NEW YORK(CBSNewYork) — With only half of New York City’s public school children graduating it’s a constant battle to find a way to improve education.
One school uses some novel approaches that may surprise you.
As CBS2’s Vladimir Duthiers reported, Eagle Academy For Young Men in the Bronx made a big difference for one student.
“The Eagle Academy For Young Men was created to make a difference in our black and Latino communities, especially for young men like me,” Ja’Paris Sheridan said.
Sheridan, 17, is a senior at the academy.
At his senior convocation he was chosen to speak, not as class president, not as a valedictorian, but as a young man who has conquered many of the struggles facing the boys in his school.
“I was headed down the same vicious cycle that so many urban youth get caught up in, a path that only has two potential outcomes, either prison or death,” he said, “I was arrested four to five times.”
Ja’Paris, the oldest of six, lives in a violent and crime ridden neighborhood in the north Bronx. Like 67 percent of black children in America, Ja’Paris has grown up in a single parent home.
Adding to his problems was the fact that both of his parents were incarcerated on drug charges when he was 9.
His mother Mercedez Smith admitted that things had not been easy for Ja’Paris.
“He took it the hardest. I had many nights that I cried, like blaming myself,” she said, “We are not that far from the projects where there is always shootouts. Even on this block, the back block, a lot of fights, a lot of gangs.”
When Ja’Paris’ mother learned about a public school in the neighborhood geared specifically to boys of color she urged her son to apply.
“I feel like that was the best choice me and my son could have ever made,” she said.
Out of thousands that applied Ja’Paris was one of the lucky 100 to be accepted in his class. It didn’t stop local gangs from trying to recruit him.
“He was always in a fight, every day, even outside of the school. They would go to his school,” Mercedez said.
He said the biggest turning point in his life came when a teacher went the extra mile to help him.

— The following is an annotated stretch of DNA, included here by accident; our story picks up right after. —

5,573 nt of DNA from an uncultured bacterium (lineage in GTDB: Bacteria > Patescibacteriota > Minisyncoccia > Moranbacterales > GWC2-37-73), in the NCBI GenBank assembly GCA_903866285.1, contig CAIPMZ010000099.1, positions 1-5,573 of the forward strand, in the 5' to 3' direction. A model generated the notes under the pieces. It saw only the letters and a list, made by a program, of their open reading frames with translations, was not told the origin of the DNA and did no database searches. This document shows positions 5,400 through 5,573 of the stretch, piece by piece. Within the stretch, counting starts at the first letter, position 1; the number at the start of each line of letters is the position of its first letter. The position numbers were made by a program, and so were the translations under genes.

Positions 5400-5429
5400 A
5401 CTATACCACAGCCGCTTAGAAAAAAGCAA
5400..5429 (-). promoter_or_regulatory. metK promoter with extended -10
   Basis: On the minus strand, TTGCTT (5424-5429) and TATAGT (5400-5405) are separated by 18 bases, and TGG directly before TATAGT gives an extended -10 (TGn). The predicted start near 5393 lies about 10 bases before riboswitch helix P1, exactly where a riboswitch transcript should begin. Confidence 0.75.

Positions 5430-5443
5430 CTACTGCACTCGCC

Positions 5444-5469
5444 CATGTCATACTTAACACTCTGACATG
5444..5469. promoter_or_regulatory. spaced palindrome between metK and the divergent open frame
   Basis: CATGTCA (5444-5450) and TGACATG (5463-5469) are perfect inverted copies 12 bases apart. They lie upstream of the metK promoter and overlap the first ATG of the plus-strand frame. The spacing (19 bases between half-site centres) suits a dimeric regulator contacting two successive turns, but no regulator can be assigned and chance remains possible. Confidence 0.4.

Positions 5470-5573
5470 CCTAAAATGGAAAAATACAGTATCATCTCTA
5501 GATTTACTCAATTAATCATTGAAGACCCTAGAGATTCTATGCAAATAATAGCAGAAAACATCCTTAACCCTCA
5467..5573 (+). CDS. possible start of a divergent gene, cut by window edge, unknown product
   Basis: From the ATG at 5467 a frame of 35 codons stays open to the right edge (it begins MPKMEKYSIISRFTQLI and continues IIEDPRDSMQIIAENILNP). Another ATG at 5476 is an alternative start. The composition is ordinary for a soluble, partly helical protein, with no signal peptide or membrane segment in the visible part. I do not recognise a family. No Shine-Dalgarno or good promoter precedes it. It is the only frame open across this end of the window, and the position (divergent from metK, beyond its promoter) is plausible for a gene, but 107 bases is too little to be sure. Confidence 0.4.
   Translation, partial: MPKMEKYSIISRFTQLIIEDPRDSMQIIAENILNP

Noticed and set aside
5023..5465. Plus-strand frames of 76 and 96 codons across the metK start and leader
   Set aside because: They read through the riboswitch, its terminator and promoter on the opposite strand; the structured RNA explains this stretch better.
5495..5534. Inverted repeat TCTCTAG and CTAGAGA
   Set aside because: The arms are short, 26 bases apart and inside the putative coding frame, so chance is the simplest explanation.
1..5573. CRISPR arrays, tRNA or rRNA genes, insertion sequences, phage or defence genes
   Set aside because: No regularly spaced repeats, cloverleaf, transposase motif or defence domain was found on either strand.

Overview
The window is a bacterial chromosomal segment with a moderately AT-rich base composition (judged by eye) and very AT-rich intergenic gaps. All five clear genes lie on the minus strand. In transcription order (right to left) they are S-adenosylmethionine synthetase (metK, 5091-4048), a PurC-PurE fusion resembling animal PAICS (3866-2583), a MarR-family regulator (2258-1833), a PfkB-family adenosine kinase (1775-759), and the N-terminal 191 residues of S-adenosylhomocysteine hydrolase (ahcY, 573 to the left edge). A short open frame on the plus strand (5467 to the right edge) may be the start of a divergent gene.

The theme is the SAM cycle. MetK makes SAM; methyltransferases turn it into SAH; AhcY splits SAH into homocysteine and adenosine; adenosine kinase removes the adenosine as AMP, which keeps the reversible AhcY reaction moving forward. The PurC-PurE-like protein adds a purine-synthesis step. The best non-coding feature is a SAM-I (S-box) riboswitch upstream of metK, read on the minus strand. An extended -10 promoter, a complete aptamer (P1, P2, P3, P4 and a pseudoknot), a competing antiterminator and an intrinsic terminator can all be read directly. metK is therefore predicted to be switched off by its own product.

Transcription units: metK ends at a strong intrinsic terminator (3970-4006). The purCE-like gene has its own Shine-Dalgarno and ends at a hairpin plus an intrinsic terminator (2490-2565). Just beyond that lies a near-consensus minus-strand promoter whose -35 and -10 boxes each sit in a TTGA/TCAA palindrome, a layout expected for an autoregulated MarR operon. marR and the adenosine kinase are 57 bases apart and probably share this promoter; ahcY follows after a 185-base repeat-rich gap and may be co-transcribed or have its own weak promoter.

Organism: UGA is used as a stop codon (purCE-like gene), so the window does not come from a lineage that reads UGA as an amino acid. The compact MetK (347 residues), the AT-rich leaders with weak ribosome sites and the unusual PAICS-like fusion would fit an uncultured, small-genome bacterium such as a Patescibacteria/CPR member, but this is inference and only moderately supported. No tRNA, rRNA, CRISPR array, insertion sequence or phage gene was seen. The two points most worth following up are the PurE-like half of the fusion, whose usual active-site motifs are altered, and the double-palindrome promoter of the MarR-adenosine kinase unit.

“I said, ‘wow, what is going on with this student where at one end he wants to do well and he wants to learn, but at the other end he has such a short fuse,'” 9th grade teacher, Ms. Macklin said, “One day in my class he said to me, he feels like he wants to commit suicide, and I talked to him about why he wanted to commit suicide. He said that he was going to die anyway because every single week he seemed to get into a physical altercation and he felt like he couldn’t escape it.”
From that day on Ms. Macklin has been Ja’Paris’ advocate, providing counseling and support.
“Ms. Macklin, I have told you things in the past, but I don’t think I have ever told you this. You have changed my life,” Ja’Paris said.
That, according to David Banks the President and CEO of the schools’ foundation, is the point of the Eagle Academy.
“We help young men to understand what it takes to get the lights to go on, for them to believe in themselves,” Banks said.
The way they do that is by providing structure and discipline that many of the boys have never had.
“No girls and it makes a huge difference. I think to be able to come to a place where they don’t have to worry about competing for girls they can be very focused on their school work,” Banks said, “Many of our young men, other schools would shy away from, but we admit all of these young me and we say we will put all of them in there together and will get everybody to the finish line.”
Eagle has brought an astounding number of students across the finish line. The average number of black and Latino boys to graduate high school in New York City is 50 percent. At Eagle Academy it’s 78 percent, with 100 percent going on to college.
“People don’t see the greatness that lies within boys of color. They are boys, they are kids, just like any other kid in America, and with the right direction they can soar,” Ms. Macklin said.
“That school will be forever in my memory, in my heart, and grateful to them as well because they didn’t give up on him,” Mercedez said.
The school gave her son an alternative to life on the streets, now Ja’Paris will be the first in his family to attend college.
The Bronx school is part of a system of six public schools strategically placed in high crime areas in all five boroughs and in Newark.